Photo ou archives : F-M. Dumas
500 S8 -1957
The "super-deluxe machine of all time"
After World War II, BSA bought Sunbeam from Associated Motor Cycles and hired Erling Poppe to design a "super-deluxe machine." The first all-new postwar British motorcycle, the S7 caused so much enthusiasm that, when it was launched at the London Motorcycle Show, the stand collapsed under the weight of the spectators.
Original and Unconventional
The 500cc S7 went into production in 1948 in the BSA factory at Worcestershire. It was a complete departure from tradition, with a unit-constructed light-alloy tandem-twin engine with an overhead camshaft. Comfort was a prime consideration, with the front and rear suspensions augmented by large-section 4.50x16 inch balloon tires. But the S7 had a fatal flaw; its shaft final drive was incapable of transmitting the power of a planned sports version, and even the touring version overheated on a long run. Moreover, the initial production version suffered so badly from vibration that the engine had to be rubber-mounted in the frame.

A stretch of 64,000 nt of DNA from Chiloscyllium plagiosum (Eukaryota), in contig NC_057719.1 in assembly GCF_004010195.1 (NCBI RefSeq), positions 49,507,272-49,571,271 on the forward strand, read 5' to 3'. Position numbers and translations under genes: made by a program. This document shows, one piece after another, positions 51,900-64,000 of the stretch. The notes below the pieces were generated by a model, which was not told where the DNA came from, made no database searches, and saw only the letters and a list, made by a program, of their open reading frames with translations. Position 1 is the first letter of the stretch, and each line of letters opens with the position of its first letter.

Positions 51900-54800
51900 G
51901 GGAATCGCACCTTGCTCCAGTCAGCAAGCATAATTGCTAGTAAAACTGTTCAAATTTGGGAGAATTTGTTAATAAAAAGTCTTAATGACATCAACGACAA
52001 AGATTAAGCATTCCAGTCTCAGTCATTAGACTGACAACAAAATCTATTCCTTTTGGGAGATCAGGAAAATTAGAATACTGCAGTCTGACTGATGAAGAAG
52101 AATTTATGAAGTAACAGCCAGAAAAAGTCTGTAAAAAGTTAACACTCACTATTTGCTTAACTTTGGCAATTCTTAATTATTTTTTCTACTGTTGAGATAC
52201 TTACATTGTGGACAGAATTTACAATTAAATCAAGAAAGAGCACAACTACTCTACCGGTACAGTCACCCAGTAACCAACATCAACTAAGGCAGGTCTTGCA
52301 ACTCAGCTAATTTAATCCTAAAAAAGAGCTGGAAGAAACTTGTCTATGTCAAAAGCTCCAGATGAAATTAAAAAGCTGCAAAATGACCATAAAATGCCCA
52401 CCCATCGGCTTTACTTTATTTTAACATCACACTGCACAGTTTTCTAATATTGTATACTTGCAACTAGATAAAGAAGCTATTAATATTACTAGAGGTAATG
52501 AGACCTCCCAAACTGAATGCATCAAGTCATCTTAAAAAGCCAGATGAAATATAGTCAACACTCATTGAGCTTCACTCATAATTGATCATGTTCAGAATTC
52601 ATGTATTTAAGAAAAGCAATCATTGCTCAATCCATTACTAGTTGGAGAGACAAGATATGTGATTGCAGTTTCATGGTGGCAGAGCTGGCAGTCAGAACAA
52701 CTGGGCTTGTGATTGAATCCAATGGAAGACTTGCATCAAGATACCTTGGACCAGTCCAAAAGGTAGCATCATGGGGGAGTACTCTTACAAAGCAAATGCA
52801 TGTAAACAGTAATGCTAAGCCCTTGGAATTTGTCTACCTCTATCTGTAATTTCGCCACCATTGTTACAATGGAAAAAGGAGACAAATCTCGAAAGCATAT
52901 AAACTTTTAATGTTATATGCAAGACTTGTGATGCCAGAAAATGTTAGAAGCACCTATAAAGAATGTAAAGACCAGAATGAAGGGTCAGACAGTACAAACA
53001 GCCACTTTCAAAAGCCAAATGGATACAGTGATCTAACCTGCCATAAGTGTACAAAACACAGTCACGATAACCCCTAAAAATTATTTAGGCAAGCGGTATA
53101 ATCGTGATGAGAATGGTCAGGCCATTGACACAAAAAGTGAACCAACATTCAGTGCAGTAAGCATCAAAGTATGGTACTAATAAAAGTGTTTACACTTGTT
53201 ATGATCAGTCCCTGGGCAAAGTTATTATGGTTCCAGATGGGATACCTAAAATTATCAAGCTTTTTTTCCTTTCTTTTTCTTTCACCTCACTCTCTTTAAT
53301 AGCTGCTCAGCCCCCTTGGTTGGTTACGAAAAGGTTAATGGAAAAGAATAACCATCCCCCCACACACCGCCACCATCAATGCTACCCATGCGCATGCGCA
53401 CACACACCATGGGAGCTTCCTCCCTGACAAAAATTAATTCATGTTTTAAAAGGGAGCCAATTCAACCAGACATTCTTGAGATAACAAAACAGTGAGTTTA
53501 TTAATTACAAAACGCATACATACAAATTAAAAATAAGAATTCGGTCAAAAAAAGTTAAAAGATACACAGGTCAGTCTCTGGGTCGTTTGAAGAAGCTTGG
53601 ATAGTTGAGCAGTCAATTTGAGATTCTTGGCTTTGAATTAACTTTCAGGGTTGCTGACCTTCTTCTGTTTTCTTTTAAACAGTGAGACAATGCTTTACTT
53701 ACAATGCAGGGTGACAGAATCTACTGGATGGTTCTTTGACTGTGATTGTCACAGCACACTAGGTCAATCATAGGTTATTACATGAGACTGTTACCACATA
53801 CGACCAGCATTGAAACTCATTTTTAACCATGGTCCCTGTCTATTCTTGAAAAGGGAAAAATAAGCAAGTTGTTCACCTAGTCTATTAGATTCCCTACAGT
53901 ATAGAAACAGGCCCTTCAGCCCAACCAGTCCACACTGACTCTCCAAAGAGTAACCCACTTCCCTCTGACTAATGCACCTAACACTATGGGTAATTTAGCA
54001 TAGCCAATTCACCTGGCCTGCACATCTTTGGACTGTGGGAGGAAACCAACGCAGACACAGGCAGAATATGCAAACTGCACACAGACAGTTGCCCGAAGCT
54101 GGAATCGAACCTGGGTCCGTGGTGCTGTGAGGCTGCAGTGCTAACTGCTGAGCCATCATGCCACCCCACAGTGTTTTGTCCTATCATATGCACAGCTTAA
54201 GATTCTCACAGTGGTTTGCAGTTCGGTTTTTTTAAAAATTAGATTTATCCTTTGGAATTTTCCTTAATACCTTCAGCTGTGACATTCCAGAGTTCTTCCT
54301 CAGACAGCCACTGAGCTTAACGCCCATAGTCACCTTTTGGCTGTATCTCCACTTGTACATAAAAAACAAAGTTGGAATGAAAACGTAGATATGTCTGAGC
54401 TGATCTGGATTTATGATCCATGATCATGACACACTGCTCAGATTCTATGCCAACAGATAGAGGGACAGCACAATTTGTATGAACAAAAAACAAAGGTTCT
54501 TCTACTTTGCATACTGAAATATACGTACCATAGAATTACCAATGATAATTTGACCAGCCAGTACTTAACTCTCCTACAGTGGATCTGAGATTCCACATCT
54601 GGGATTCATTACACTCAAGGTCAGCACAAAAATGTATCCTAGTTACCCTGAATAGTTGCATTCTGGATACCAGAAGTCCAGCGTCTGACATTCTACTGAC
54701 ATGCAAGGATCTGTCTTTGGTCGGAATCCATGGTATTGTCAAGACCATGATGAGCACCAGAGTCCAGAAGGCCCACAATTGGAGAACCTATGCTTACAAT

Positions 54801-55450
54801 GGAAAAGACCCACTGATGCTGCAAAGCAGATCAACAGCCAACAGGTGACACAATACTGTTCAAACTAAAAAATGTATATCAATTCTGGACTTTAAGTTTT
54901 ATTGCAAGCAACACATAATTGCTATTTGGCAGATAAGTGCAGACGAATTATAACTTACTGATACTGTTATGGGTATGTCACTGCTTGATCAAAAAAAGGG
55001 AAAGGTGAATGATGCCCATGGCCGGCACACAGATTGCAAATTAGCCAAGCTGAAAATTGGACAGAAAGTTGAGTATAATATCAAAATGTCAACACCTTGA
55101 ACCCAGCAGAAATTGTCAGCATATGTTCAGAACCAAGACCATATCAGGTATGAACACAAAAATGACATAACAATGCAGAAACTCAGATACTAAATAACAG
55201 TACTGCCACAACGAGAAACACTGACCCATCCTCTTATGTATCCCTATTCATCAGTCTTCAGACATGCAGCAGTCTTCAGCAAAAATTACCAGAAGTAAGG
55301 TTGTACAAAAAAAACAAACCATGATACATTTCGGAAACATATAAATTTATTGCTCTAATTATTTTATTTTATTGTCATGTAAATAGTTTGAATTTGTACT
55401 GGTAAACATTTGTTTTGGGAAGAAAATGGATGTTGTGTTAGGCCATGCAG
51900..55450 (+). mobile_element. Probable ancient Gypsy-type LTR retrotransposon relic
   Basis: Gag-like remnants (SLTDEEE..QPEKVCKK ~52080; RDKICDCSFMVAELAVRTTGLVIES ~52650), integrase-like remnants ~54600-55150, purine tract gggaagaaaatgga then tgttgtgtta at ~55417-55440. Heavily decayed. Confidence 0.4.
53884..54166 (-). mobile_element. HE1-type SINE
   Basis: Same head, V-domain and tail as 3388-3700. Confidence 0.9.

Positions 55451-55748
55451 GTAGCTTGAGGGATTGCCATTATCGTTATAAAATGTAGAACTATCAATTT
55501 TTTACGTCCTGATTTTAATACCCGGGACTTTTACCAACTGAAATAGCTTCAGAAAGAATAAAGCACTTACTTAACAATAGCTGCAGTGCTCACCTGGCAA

Lighter and Faster
Because the S7 gave the impression of being overweight, BSA quickly added a lightweight version, the 1949 S8, which had a lighter frame fitted with the front fork and wheels of the BSA A10. It was 22 lb lighter and over 6 mph faster than the S7. But sales were never very high and production of the shaft-drive vertical twins ended in 1957. The once-proud name of Sunbeam disappeared soon after.
Engine: 487cc (70x63.5 mm) air-cooled in-line twin-cylinder
Power Rating: 25 hp @ 5800 rpm
Valves: single chain-driven overhead camshaft
Fuel System: 27mm carburetor
Transmission: 4-speed; shalt final drive
Suspension: telescopic forks (front); plunger (rear)
Brakes: offset drum (front & rear)
Wheels: 3.25x19 inch (front); 4.00x18 inch (rear)
Weight: 430 lb
Maximum Speed: 84 mph
The Sunbeam S8 so intrigued the Japanese marque that it produced a 250cc copy in the late 1950s.